However, there is a problem that these weights do not correctly evaluate the importance of the feature map, and that the feature map itself contains noise and includes unimportant parts.


Architecture diagram of Grad-CAM

Thesis Outline

Group-CAM, which we introduce here, is a method that solves the following problems mentioned above.

  • The problem of the heavy computational cost of region-based methods
  • The problem of including noise in activation-based methods

The overall architecture is as follows

There are three phases of reasoning.

  1. Determine the weights of the feature map
  2. Feature map denoising
  3. Determine weights of grouped feature maps and create saliency maps

Step1. determine the weight of the feature map


What we are doing is the same as Grad-CAM is the same as First of all, the image for which the basis of judgment is desired is input to the trained model, and the feature map in the convolutional layer is kept. Then, we calculate the gradient of the convolutional layer for the classification result using the error backpropagation method.

Global Average Pooling (GAP) is applied to this gradient to calculate the weights in the number of channel dimensions. wkc, the weight of channel c in the kth convolution layer, is expressed in the formula as

Input image: I 0
of the kth convolutional layer feature map. Aij k
Fc ( I0 ): predicted probability of class c
i,j: Height and width
Z: the number of pixels in Ak the number of pixels contained in

Step2. denoising of the feature map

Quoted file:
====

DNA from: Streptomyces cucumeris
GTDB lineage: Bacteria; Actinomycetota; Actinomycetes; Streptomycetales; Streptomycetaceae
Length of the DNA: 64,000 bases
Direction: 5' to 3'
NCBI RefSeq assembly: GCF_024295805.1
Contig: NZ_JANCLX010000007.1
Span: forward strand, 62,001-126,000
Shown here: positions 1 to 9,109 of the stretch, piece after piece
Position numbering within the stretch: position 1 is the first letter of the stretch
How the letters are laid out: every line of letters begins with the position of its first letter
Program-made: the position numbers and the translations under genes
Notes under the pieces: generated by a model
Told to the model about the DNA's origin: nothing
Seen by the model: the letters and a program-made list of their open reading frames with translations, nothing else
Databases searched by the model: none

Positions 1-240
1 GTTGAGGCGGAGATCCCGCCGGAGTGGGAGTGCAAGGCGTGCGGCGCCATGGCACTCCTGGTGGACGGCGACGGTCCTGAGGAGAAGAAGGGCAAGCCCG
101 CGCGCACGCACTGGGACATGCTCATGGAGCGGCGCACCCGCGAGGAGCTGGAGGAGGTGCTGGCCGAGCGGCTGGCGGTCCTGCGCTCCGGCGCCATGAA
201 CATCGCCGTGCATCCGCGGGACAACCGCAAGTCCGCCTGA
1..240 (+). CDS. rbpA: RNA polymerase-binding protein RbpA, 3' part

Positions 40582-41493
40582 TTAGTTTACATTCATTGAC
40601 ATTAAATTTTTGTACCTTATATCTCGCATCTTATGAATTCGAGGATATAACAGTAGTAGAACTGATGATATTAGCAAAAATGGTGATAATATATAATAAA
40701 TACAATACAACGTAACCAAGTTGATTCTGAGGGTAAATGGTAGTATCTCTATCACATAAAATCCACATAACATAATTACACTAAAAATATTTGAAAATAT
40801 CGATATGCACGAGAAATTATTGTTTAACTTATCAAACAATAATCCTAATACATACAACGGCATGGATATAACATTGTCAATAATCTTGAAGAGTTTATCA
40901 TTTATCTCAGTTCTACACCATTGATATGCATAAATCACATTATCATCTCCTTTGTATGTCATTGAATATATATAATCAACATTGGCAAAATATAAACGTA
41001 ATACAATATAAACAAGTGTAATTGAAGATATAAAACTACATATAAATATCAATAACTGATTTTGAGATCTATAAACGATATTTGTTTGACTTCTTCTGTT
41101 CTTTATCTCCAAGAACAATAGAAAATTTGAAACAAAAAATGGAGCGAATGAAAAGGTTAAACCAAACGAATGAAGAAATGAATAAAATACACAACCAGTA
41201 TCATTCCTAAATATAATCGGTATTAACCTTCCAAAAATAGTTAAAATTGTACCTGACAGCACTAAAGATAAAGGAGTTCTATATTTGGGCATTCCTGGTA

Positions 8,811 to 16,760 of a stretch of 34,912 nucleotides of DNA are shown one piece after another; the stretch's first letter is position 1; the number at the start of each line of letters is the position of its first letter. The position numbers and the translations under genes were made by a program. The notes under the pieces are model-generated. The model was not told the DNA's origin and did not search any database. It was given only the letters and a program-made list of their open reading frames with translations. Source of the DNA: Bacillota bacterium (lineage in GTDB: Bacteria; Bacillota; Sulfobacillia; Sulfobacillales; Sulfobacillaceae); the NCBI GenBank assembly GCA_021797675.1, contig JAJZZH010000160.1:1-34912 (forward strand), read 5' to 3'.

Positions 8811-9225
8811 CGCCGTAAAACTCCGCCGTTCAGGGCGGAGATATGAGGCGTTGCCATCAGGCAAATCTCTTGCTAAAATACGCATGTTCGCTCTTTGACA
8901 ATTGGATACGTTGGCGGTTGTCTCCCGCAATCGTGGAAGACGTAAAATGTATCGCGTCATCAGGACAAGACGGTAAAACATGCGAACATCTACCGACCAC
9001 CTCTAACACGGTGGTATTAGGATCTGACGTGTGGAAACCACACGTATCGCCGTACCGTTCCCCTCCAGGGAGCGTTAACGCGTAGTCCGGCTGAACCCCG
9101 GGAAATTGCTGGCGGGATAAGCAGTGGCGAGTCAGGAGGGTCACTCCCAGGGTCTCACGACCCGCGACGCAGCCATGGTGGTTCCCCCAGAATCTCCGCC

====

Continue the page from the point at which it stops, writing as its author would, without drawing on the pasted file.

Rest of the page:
There are two things to do here.

  • Divide the feature maps obtained in Step 1 into G groups and summarize them into G feature maps.
  • Remove noise and normalize the summarized feature map

Divide the feature maps obtained in Step 1 into G groups and summarize them into G feature maps.

The way the groups are divided is ResNexT adjacent feature maps are grouped in the same way as
The summarized feature Ml is represented as follows

K: number of channels
g=K/G: number of channels of feature maps in the group

Removing noise from summarized feature maps

denoising the pixels in the lower θ% to zero.
The denoising Φ applied to the mij pixels of Ml is represented as follows

p( Ml,θ): upper bound of pixels in lower θ%. 

The image is then normalized to be in the range [0,1] and scaled to the size of the input image by bilinear interpolation.

Step3. determine the weights of the grouped feature maps and create the saliency map

We apply the normalized feature map Ml ' as a mask to the original input image Io and also add the Gaussian blurred ĩo. The reason for adding this is that the masked input image alone may have hostile effects.

What we do from here is the same as RISE. We infer the predicted probability in class c of the masked input image for G and take the difference between the predicted probability in class c when ĩo is input.

Then, the lth summarized feature map is weighted by alc to generate a heat map.


Visualization of Class Discrimination

The middle and right images show the rationale for the decision when torchvision's learned model VGG19 identified the bull mastiff (dog) with 46.06% confidence and the tiger cat with 0.39% confidence. As you can see, we can explain the rationale despite the low confidence level of the tiger cat.

The figure below compares Group-CAM with other methods that have achieved SOTA and show that Group-CAM has less noise than the other methods.